Hyundai is interested in all parts of the brand cycle (more info), where Dr-Ho is only interested in the ‘Evaluation’ and ‘Purchase’ phases. As a result, the value of Hyundai’s brand always increases, while Dr-Ho’s brand equity build only slightly. Hyundai’s brand will survive generations, where Dr-Ho’s would stop if the infomercials stopped.
Brand Marketing applies in B2B, assuming you aren’t white-labeling.
You business to business folks are not exempt from brand marketing. Your customers are still people, albeit a smaller set of people with a different decision-making process, but you are still forming relationships with them. Your company also has a reputation to consider.
I could see how you might think business to business companies don’t exercise brand marketing. The top ten most valuable brands are consumer brands. But look a little down the list, and the business to business brands pop up: IBM, Oracle, SAP, Accenture, Siemens, etc. Their brand names open doors, and lower acquisition costs.
Let’s talk about white-labeling. If you make a product and allow another company to sell it with their brand attached, then you need to keep in mind that you are growing a brand with your customer company, but they are growing their brand with the end customer. You need to keep this lack of accruing of value in mind in compensation and contracts
For example, Walmart has many vendors make Great Value products for them. A lot of these vendors compete with Great Value their own brand names. When they make Great Value product, they are building the brand for Walmart, not themselves. Walmart could easily replace them with another vendor.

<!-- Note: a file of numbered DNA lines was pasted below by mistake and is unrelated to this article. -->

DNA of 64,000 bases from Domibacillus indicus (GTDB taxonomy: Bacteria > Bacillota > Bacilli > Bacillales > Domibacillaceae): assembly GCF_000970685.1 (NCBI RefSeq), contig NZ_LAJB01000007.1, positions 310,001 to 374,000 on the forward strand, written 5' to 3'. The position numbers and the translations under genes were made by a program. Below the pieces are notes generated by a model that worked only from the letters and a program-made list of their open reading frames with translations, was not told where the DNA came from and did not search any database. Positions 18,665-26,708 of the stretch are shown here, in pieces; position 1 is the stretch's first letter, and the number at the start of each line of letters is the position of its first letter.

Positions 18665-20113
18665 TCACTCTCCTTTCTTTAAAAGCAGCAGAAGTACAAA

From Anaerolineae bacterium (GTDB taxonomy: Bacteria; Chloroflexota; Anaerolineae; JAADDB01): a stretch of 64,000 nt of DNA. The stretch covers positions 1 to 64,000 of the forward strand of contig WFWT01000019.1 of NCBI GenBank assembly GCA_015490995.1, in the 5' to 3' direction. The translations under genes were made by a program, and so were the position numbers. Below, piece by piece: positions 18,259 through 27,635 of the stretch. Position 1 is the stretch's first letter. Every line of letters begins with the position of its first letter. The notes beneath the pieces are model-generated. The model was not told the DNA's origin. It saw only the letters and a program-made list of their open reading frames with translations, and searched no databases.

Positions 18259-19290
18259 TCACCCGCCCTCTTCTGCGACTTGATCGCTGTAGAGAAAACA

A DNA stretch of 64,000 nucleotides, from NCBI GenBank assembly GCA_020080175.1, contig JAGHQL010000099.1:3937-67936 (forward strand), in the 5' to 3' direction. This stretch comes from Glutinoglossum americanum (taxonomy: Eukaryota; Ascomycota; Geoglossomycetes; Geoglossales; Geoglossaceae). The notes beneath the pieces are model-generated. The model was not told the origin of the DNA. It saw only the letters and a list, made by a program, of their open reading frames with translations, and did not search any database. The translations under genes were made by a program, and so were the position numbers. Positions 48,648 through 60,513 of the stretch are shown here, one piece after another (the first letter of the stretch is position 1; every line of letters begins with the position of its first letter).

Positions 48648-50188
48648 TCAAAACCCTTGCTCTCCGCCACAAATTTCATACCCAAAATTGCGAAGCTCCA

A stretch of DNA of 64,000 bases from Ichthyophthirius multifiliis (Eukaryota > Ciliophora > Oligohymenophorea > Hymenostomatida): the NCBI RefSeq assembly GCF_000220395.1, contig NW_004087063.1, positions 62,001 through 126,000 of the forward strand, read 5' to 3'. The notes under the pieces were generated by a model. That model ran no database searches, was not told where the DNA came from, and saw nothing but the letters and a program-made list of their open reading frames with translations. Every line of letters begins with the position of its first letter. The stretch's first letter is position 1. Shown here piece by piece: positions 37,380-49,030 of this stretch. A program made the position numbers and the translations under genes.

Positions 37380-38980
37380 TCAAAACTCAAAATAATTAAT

Relationships like that may make business sense for a variety of reasons, but that lack of brand building needs to be considered when making financial calculations. It better be a very secure and profitable relationship.
Tech Startup Trap
An entrepreneur receives investment from an angel investor who says: “go forth, and increase the value of the company.”
What does the typical entrepreneur do with their first marketing spend? Communicate only features and use direct response marketing techniques to close quick sales. Therefore, they do not increase the value of the brand or the company. This is in direct opposition to what their clients asked them to do.
You need to take a long view on building a brand and invest all around the brand cycle. I recognize that is challenging in a startup. I know resources are limited and the pressure is to only spend time and money only on things that have direct and immediate results. You manage your engineers time accordingly, and that works. Do not manage your marketing the same way.
Manage your marketing spend to:
1) create positive impressions,
2) provide clear product info to facilitate evaluation from customers,
3) close sales,
4) teach your customers to use your product and extract the most value from it, and
5) check in with existing clients to make sure they are still receiving full value.
If you do those five things consistently, you will grow your brand and build your business’ value and your investor’s asset.